[URBANTH-L]NEWS: Leaders Link Arms Against Evictions
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Wed Feb 18 13:24:25 EST 2009
Leaders link arms against evictions
Wed, Feb. 18, 2009
By Fernanda Santos
New York Times News Service
NEW YORK - As resistance to foreclosure evictions grows among
homeowners, community leaders and some law enforcement officials, a
broad civil disobedience campaign is starting to support families who
refuse orders to vacate their homes.
The community organizing group ACORN unveiled the campaign with a
spirited rally Friday at a Brooklyn, N.Y., church and will roll it out
in at least 22 other cities in the coming weeks. Through phone trees,
Web pages and text-messaging networks, the effort will connect families
facing eviction with volunteers who will stand at their side as officers
arrive, even if it means risking arrest.
"You want to haul us out to jail? Fine. Let the world see how government
has been ineffective," Bertha Lewis, ACORN's chief organizer, said in an
interview. "Politicians have helped banks, but they haven't helped
families in the way that it's needed, and these families are now saying,
enough is enough."
At the onset of the foreclosure crisis, the problem was regarded by some
as one of a homeowner's own making, the result of irresponsible
decisions made by families who chose to live beyond their means. But as
foreclosures spread across the country, devastating even solidly
middle-class communities, the blame has slowly shifted to the financial
companies that made questionable loans and have received billions of
dollars in federal aid to stave off collapse.
In recent months, a budding resistance movement has grown among
Americans who think they have been left to face their predicament on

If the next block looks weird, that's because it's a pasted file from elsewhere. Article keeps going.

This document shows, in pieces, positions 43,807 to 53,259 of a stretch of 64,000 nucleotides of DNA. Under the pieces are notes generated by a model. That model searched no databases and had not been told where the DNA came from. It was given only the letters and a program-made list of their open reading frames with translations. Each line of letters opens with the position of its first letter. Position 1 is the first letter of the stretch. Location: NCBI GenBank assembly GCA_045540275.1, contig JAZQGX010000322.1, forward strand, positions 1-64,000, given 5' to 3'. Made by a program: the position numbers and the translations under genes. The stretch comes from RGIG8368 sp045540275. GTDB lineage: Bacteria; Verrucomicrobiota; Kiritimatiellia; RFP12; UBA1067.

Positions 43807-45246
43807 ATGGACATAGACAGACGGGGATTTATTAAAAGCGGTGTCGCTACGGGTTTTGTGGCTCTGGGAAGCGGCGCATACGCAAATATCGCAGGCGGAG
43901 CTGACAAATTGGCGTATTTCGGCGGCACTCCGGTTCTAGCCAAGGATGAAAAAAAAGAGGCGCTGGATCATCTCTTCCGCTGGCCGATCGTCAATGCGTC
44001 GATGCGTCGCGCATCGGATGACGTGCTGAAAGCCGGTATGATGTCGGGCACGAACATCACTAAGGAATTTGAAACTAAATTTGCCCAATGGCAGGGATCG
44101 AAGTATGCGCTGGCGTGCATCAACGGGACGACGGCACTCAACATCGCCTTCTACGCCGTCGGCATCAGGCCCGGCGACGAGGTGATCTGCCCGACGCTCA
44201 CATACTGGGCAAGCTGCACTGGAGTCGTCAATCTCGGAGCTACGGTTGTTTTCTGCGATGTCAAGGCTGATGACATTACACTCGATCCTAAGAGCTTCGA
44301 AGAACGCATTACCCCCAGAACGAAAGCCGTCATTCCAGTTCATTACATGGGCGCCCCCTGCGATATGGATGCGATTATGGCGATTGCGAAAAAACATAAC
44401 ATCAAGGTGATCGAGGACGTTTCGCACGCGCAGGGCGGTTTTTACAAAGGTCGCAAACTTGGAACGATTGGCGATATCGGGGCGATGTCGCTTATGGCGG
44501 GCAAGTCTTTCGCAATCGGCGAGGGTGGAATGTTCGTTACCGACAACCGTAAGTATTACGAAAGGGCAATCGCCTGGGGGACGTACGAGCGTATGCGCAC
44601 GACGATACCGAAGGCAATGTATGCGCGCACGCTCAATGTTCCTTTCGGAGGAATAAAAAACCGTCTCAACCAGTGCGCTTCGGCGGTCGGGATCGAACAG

their own - and the ACORN campaign is an organized expression of that
frustration, Lewis said. Instead of quietly packing up and turning their
homes over to banks, homeowners are now fighting back.
On Feb. 9, a man scrawled a message on the roof of his house in a suburb
of Los Angeles: "I Want 2 Be Heard." Then he barricaded himself inside
when deputies showed up to evict him, surrendering after a few hours. In
October, a woman in San Diego chained herself to her front porch after
the bank that held her mortgage refused to renegotiate the terms. She
remains in her home, but has received a second eviction notice.
And last year in Boston, neighbors and activists locked arms outside
eight buildings that had been foreclosed upon to prevent the authorities
from forcing residents onto the streets.
Sheriffs in some places have also taken a stand. In Wayne County, Mich.,
Sheriff Warren C. Evans suspended all evictions starting Feb. 2 until
the federal government implements a plan to help home-owners facing
In Cook County, Ill., which includes Chicago, Sheriff Thomas J. Dart
directed a lawyer to review all eviction orders to protect people who
kept on paying rent after the buildings where they lived had been seized
by banks. In Butler County, Ohio, Sheriff Richard K. Jones ordered his
deputies not to evict people who had no place else to go.
"This is a cold place in the winter and I will not give people a death
sentence for not paying their debts," Jones said in an interview. "These
are human beings, responsible middle-class people who fell on hard
times, and I just can't toss them out onto the streets."
The movement against eviction has found a supporter in Rep. Marcy Kaptur
of Ohio. During a discussion last month about the $700 billion bailout
package for financial companies, Kaptur took to the floor of the House
and instructed people to "stay in your homes - if the American people,
anybody out there, is being foreclosed, don't leave."
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